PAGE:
WorldThe curse of the Quito Metro: it's finally ready to go, but...

The curse of the Quito Metro: it’s finally ready to go, but there’s no one to drive it


One of the trains manufactured for the Quito metro.CAF

Quito’s Metro was designed so that city residents get to work faster from their homes. A journey of an hour and a half from south to north of the capital of Ecuador would be reduced to half an hour. The pledge is now eight years old and underground transport has yet to start. The work is 99.32% complete, but the new manager doesn’t dare give a date for the opening. It is not yet clear who will operate the trains. He has been in office since October 22 and eight people have passed the chair before, seven of them in the last term. Nobody was able to make the biggest work in the city, which cost 2 billion dollars (11 billion reais) and would be a reference for sustainable and efficient transport, to work.

The 16 trains of the Quito Metrô are in the garages, waiting for the city’s City Hall to decide on the operating model. The option went from direct municipal management to an alliance with a foreign partner, public or private. Today, new advisors were hired to assess the best way. Meanwhile, stations will remain closed.

When the project was announced, it was offered a 22.6 kilometer underground line with 15 stops that would traverse from south to north a city squeezed between the Andes mountains that is 45 kilometers long and five kilometers wide. “Before, we could have all the political will, but there were no resources,” said in 2013 Fander Falconí, Rafael Correa’s secretary for Planning and Development in the government of Rafael Correa, who financed part of the construction. Now that the investment has been made, it is the political shifts that have slowed the progress of the country’s first metro line, built by the Spanish company Acciona.

Efraín Bastidas, the current incumbent, almost takes it for granted that if the trains start running, they will do so in early 2023. That year there will be municipal elections and, for now, there are only tests without movement. “I don’t like to put dates, as dates have already been mentioned in the past and it would be irresponsible for me to do the same”, he declared in an interview with the digital newspaper first fruits.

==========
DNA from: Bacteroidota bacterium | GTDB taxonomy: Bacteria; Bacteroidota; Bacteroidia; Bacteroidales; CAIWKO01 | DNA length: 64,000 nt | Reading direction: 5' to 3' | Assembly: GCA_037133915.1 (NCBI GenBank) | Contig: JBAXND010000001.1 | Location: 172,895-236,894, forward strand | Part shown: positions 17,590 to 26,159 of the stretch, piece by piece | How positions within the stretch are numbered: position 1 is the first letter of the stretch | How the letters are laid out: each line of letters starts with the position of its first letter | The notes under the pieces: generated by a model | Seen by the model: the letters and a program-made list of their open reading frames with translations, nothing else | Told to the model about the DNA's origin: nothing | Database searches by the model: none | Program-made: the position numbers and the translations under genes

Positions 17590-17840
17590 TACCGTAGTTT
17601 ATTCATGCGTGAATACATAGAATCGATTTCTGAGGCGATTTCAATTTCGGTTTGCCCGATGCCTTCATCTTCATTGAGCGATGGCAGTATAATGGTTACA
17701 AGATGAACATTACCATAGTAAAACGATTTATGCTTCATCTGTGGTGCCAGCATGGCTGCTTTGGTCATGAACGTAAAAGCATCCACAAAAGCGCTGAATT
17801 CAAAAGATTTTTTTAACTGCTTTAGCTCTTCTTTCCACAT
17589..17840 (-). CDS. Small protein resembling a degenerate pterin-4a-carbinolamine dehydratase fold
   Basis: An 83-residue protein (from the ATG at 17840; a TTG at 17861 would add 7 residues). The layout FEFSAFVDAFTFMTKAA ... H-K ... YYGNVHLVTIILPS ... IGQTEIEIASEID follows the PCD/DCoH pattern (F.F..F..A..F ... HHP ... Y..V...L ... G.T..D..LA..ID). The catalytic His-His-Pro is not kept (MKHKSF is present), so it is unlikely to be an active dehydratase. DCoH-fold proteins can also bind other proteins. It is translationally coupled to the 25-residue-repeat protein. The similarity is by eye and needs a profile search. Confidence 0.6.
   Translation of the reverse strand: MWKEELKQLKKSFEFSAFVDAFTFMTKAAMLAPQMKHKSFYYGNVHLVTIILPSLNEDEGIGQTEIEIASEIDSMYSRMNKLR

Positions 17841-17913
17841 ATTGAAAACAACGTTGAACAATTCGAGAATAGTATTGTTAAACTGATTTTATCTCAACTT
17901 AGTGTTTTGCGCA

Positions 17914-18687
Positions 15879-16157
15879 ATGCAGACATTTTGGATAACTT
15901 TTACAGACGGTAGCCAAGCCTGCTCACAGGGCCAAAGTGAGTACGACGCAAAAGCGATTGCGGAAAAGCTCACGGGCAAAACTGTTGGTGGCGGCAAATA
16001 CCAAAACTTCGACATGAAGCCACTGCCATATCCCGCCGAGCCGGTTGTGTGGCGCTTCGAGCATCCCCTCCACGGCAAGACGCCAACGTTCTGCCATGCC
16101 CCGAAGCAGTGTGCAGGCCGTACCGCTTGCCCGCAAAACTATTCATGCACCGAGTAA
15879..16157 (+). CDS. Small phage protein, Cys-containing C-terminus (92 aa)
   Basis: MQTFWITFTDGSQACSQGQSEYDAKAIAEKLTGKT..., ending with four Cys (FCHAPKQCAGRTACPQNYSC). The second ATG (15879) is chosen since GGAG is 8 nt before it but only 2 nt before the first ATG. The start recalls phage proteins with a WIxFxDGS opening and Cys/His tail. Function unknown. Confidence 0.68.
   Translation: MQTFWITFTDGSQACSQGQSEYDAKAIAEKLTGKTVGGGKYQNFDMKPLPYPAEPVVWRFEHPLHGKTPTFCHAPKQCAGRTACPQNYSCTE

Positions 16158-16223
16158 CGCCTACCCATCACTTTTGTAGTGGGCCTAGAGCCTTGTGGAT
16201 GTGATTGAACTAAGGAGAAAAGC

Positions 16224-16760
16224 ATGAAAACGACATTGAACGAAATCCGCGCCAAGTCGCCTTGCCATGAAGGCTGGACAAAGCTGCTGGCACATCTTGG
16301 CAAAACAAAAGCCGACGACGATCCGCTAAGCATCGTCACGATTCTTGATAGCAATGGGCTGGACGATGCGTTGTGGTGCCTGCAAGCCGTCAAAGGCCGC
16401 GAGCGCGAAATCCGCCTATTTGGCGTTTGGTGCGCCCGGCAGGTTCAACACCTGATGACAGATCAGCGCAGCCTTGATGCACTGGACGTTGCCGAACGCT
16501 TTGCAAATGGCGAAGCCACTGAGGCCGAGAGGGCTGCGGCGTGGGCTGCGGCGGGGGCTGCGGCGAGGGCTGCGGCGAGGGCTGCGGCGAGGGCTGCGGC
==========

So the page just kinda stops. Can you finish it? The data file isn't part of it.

The manager of Metrô, to whom EL PAÍS unsuccessfully requested an interview, also acknowledged that they do not have the railway knowledge to drive the trains and that Catalonia advisers who are evaluating the most convenient operating model for the capital will take months to arrive to a conclusion. The current mayor believes that the subway is now a “white elephant” and asked Bastidas to reverse one of his predecessor’s last decisions: to operate under direct municipal management, but with international assistance. The new administration fears that the same thing happens with the subway as with land transport, that is, it will receive numerous complaints of poor quality from users. It has not even been decided whether the fare should be 45 cents or more, so that it is profitable and, at the same time, accessible to the population.

Édison Yánez was in charge of the project for 18 months, until January of this year. He says that 80% of the works were received, 99% were completed and that since his departure, only the controversy over the model for operating and driving the trains has been discussed. A matter that, in his understanding, should already be resolved and on the way to a partnership with a foreign partner, whether public or private. According to their studies, this option means a savings of 14 million dollars (79 million reais) over 10 years by delegating the handling of transport to an international company. Yánez says that the multilateral agencies that financed the project — the World Bank, the Latin American Development Bank, the Inter-American Development Bank and the European Investment Bank — also advised to form the alliance, which could put the Quito Metro into operation for 43 million of dollars (243 million reais).

“The difficult thing is not to put it into operation; the problem is political”, diagnoses the former manager. If the municipal authority reviews and accepts the studies prepared, it is certain that the Metro can start operating in 2022. But this option, criticizes Yánez, has a political cost because the metro competes with bus transport, which has always been measured in wishes. “This war must be changed for the drivers’ penny, who own each vehicle, for a service model managed by the city”, he says, because if the subway does not integrate with bus routes, it will not have sufficient demand for passengers.

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